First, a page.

Off the back of the last post, here is an interesting article from the Washington Post on the discovery of deep sea reefs in Hawaii. Deep reefs (‘mesophotic’ coral reefs) exist at the edge of the photic zone (upto 150m depth) and are still dependent on light. These are fascinating ecosystems that to date have been poorly studied:

“We were seeing reefs that no human has ever laid eyes on before,” Randall Kosaki, the research mission’s lead scientist and diver, said Tuesday. “We literally have better maps of the moon than we do of coral reefs in the Hawaiian archipelago.”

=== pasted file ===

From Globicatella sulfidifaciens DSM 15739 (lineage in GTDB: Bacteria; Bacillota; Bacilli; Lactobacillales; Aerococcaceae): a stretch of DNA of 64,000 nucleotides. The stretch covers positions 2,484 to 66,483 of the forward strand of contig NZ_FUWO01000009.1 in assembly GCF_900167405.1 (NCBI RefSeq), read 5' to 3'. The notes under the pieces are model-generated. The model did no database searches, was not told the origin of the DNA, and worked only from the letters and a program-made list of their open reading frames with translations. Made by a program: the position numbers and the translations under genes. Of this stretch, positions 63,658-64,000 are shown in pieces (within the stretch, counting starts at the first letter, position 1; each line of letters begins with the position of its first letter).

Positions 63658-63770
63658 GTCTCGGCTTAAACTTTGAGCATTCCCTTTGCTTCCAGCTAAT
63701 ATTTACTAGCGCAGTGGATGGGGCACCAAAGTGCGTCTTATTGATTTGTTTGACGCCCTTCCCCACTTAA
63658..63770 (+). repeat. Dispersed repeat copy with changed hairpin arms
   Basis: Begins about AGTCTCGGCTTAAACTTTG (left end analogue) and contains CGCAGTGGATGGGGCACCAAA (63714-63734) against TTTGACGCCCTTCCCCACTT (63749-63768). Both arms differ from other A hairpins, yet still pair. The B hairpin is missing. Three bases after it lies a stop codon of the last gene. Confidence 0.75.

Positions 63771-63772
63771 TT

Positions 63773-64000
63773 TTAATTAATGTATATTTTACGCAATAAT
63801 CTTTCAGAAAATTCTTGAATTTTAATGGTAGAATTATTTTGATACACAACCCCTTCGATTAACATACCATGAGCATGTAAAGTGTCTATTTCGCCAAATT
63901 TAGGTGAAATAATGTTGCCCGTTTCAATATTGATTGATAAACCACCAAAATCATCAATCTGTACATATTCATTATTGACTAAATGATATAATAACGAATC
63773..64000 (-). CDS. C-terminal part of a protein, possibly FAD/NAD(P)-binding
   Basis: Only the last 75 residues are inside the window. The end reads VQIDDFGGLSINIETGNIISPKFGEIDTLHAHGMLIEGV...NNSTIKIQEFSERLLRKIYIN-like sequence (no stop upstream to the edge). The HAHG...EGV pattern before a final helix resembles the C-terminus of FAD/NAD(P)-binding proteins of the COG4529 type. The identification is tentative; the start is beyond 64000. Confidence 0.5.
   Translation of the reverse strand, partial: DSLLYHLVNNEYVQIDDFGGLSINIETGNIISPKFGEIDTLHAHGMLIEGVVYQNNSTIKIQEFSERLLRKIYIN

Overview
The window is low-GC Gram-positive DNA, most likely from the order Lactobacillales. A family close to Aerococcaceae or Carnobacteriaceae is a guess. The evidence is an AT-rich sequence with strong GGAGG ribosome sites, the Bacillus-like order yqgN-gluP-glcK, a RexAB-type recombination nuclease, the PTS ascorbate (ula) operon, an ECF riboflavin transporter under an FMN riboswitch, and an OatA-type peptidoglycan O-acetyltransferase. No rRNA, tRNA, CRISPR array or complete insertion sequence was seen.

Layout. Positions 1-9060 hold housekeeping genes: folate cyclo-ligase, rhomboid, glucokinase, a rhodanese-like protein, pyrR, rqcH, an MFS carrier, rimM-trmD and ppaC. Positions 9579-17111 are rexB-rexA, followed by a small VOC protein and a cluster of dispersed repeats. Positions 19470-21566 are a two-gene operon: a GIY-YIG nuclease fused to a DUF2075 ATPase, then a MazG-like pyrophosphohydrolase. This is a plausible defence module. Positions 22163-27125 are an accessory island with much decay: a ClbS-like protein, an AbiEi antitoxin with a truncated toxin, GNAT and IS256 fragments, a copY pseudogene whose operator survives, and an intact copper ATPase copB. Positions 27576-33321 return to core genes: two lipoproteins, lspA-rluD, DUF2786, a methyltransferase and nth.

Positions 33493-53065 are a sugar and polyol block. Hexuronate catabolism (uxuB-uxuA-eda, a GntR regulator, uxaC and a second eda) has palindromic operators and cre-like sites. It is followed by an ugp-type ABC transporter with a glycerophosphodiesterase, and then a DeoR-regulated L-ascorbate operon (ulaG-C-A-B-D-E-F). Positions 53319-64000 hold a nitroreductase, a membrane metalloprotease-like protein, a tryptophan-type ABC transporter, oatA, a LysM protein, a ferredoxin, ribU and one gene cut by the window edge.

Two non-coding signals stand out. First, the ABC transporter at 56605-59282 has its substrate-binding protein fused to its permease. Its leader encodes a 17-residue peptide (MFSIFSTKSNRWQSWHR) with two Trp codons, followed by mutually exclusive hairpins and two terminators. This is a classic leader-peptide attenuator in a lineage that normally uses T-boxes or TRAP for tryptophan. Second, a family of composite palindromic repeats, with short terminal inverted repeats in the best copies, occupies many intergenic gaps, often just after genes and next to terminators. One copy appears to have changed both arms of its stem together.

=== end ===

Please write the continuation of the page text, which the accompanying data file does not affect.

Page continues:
Between the area where scuba divers and submersible vehicles have traveled is a “twilight zone” that has long been unexplored, he said. It includes large swaths of coral reefs that can grow up to 400 feet underwater.

“The coral reef habitat goes four times deeper than where we’ve been working prior to this,” Kosaki told reporters.

(Read M0re)

As a footnote: one of my PhD students, Pim Bongaerts runs an online resource for deep sea coral reefs over at www.mesophotic.org which has some amazing photographs and video footage of research on deep reefs – see here for news and updates.

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